There were only 53 electric cars registered in Central Oregon in January, but the state is preparing to spend $600,000 to build six charging stations in Warm Springs, Madras and Redmond.
Using federal money, the Oregon Department of Transportation has already placed 27 such stations around the state and plans a total of 43. Bend has three.
ODOT wants local reaction to suggested locations.
Our reaction: Don’t build them.
We know that’s tilting at windmills, because that “free” federal money is already designated. No matter that we’re closing airport towers, cutting support for Meals on Wheels, facing shortfalls in funding for disabled kids’ education and thousands of other needs, not to mention drowning in debt.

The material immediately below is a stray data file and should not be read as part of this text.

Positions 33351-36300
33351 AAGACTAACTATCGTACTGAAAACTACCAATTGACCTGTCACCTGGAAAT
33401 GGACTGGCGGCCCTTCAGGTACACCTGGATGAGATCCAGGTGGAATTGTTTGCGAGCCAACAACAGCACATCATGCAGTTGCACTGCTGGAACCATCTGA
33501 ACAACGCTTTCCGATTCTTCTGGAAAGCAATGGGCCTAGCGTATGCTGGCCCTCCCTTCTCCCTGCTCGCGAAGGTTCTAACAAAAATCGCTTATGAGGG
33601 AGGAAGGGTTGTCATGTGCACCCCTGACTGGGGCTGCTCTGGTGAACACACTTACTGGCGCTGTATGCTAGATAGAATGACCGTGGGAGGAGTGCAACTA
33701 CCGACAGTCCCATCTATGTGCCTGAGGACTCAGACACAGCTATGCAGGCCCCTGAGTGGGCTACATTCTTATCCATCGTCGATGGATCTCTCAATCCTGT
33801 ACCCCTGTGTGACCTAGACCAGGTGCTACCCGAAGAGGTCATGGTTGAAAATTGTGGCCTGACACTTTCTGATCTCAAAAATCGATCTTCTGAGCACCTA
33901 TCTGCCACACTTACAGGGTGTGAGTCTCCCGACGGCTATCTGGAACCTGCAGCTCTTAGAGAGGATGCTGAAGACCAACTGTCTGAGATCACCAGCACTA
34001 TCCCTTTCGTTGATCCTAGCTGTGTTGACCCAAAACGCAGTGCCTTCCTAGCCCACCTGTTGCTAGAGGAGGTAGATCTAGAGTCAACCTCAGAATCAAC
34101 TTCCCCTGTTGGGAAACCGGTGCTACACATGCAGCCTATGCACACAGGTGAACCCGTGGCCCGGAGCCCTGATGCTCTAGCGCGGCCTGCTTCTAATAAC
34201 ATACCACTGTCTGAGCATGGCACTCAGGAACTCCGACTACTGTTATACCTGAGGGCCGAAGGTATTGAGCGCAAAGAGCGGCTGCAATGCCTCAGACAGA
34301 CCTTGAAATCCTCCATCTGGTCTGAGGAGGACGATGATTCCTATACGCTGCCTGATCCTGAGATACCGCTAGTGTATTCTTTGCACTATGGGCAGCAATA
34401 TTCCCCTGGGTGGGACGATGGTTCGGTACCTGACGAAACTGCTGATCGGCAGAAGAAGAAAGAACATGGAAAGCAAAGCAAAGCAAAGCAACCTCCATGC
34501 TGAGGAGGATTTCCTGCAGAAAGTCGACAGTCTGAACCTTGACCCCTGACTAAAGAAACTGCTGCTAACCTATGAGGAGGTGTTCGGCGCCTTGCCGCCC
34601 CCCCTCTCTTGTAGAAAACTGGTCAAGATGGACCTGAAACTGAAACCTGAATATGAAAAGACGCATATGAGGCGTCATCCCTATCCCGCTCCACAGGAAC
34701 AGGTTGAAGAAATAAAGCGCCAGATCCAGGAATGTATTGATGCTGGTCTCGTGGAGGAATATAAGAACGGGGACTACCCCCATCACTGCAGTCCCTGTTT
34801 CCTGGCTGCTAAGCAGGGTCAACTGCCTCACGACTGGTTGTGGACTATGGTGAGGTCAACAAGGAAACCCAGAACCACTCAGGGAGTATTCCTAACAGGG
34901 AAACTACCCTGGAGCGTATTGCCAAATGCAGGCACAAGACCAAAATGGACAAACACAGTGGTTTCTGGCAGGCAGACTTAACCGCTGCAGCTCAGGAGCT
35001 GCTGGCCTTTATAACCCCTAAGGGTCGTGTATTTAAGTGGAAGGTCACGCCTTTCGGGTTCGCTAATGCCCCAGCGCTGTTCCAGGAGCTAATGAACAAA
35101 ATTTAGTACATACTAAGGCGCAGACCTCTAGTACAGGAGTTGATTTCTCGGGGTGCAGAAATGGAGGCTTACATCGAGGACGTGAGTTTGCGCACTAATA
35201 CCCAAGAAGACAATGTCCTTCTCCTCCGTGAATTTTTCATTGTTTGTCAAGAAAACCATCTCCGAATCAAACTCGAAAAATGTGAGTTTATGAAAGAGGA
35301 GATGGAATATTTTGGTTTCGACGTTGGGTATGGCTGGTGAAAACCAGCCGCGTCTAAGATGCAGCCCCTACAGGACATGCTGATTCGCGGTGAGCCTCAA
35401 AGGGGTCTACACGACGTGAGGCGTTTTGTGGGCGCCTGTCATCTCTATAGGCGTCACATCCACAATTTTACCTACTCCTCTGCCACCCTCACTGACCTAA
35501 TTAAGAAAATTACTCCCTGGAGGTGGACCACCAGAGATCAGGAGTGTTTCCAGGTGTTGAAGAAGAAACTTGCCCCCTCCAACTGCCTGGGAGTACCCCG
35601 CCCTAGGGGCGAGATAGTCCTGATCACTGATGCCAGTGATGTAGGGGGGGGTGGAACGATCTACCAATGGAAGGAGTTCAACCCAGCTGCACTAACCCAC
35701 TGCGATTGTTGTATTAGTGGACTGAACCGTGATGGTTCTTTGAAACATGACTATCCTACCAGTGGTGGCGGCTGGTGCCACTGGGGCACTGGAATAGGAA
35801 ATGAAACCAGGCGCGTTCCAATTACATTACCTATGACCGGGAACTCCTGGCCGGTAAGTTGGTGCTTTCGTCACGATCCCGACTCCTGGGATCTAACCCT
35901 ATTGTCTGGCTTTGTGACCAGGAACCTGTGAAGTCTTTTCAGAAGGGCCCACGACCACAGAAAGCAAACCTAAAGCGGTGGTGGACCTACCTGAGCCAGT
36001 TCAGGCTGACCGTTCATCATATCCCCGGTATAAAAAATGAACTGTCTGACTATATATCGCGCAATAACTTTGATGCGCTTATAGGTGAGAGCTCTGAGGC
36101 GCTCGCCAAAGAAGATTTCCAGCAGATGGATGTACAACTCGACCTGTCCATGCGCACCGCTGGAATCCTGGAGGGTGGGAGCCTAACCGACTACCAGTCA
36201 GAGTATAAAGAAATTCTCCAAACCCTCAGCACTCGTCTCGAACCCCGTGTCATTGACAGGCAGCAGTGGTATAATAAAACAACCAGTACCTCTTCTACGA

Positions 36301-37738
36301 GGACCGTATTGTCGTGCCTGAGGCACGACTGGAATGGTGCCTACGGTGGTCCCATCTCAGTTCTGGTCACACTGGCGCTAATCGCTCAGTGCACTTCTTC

Apparently it’s still necessary to spend more than $11,000 on behalf of each and every one of the 53 electric vehicles registered in Deschutes, Crook and Jefferson counties. And a few visitors too, of course.
The reason for this extravagance, according to an ODOT spokeswoman, is a chicken-and-egg sort of argument. If there are no charging stations, then electric cars won’t catch on.
Do you suppose the feds paid for gas stations when automobiles first came on the scene?
The charging stations can be used for free right now, and the state aims to have them about 55 miles apart to accommodate the limited range of today’s electric vehicles. Each station has a fast charger that takes 10-25 minutes for a charge, and a slower one that takes 2 to 4 hours. AeroVironment, the company building the stations for ODOT, will eventually start charging for their use, but right now they’re testing the system and offering the charges for free.
Members of the public can express preferences at http://j.mp/16D5Nhb through April 19. Locations under consideration are at the Indian Head Casino in Warm Springs; City Hall, Dairy Queen and Bi-Mart in Madras; Fred Meyer or a city lot at Southwest Forest Avenue and Southwest Fifth Street in Redmond.
How about: None of the above?